Cush, the name of the eldest son of Ham, as well as of a southern region of the Scriptural world, which is rendered Ethiopia by the Sep-tuagint, the Vulgate, and almost all other versions of the Hebrew Bible, and Mohre?iland, or land of the blacks, by Luther. There can be no rational doubt that Ethiopia, in its more common and limited sense, was designated by that appellation in Hebrew, though Bochart has contended for its meaning exclusively southern Arabia. Ezekiel (xxix. 10) speaks of it as lying beyond Syene, which perfectly agrees with the classical definition of the boundaries of Ethiopia. Mizraim (Egypt) and Cush are often connected by the prophets, and mentioned together in the Psalms (lxviii. 31). The Cushites appear together with other African nations in historical relations; their black complexion is alluded to in the Bible as well as in the Mishnah. But whether Cush included any other region in the world known to the Hebrews, especially southern Arabia, is a question which has elicited a great deal of ethnological controversy. Michaelis and other critics defend the affirmative; Gesenius maintains the negative.
The former opinion is strengthened by a number of Scriptural passages in which Cush appears together with Arabian tribes, by its being rendered Arabia in the Chaldee paraphrase of Jonathan, and by the existence of a tribe called Beni Khusi in Yemen, according to Niebuhr. We find, besides, the land of Cush compassed by the river Gihon (Gen. ii. 13), and.Cush the father of Nimrod, who founded empires in Asia. The same name is connected by Ezekiel with Elam or Susiana, which again agrees with the classical names of Cissi-ans and Cossaeans given to the inhabitants of the latter country, and with its modern name, Khusistan. The Himyarites, an ancient people of southern Arabia, are styled by Syrian writers both Cushaeans and Ethiopians. The classical term Ethiopia, too, comprised many distant and distinct nations, having in common only their sun-burnt complexion. Homer calls them " a divided race, the last of men, some of them at the extreme west, and others at the extreme east." Strabo says nearly the same.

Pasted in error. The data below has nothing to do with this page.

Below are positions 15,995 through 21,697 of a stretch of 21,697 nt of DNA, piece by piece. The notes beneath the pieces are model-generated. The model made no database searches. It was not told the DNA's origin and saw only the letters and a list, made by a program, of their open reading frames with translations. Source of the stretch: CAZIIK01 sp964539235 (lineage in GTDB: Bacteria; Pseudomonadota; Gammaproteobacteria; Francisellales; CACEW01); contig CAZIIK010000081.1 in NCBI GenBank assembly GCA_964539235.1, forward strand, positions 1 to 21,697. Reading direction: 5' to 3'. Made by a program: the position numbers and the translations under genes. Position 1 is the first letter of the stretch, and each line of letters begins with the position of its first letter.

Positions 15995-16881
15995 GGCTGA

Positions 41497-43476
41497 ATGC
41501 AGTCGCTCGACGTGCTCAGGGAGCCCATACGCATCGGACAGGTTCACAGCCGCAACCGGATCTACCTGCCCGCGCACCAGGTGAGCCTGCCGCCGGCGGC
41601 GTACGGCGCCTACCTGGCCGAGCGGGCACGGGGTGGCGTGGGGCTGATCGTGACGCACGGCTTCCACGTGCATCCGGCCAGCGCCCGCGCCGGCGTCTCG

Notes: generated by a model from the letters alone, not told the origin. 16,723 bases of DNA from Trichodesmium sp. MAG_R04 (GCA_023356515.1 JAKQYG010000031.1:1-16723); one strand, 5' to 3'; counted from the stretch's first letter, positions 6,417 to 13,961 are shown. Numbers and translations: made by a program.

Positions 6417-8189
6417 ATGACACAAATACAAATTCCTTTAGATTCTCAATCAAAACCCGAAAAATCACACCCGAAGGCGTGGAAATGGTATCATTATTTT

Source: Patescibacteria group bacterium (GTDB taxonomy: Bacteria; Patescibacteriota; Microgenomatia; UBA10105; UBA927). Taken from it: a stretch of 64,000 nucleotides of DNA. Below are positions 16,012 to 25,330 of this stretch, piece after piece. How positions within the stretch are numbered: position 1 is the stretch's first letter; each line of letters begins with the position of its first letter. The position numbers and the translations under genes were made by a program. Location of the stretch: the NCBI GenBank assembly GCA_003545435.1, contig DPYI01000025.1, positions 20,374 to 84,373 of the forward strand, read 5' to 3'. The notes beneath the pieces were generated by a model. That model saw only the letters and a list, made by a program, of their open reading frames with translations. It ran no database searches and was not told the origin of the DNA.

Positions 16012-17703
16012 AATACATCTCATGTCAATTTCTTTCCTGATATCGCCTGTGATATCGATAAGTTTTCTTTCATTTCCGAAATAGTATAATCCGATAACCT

Herodotus speaks of an eastern or Asiatic, and a western or African Ethiopia. The prevalent opinion of the latest ethnological and Biblical scholars is, therefore, that Cush in its limited meaning designates Ethiopia, but is also the name of several Asiatic regions situated along the shores of the southern ocean, and inhabited by people of the Hamitic family. "Recent linguistic discovery," says George Rawlinson ("Herodotus," book i., essay xi.), "tends to show that a Cushite or Ethiopian race did in the earliest times extend itself along the shores of the southern ocean from Abyssinia to India. The whole jjeninsula of India was peopled by a race of this character, before the influx of the Aryans; it extended from the Indus along the seacoast through the modern Beloochistan and Kerman, which was the proper country of the Asiatic Ethiopians; the cities on the northern shores of the Persian gulf are shown by the brick inscriptions found among their ruins to have belonged to this race; it was dominant in Susiana and Babylonia, until overpowered in the one country by Aryan, in the other by Semitic intrusion; it can be traced, both by dialect and tradition, throughout the whole south coast of the Arabian peninsula; and it still exists in Abyssinia." The early power and culture of the Cushite race, in the widest sense of this term, are the principal theme of J. D. Baldwin's "Prehistoric Nations" (New York, 1869).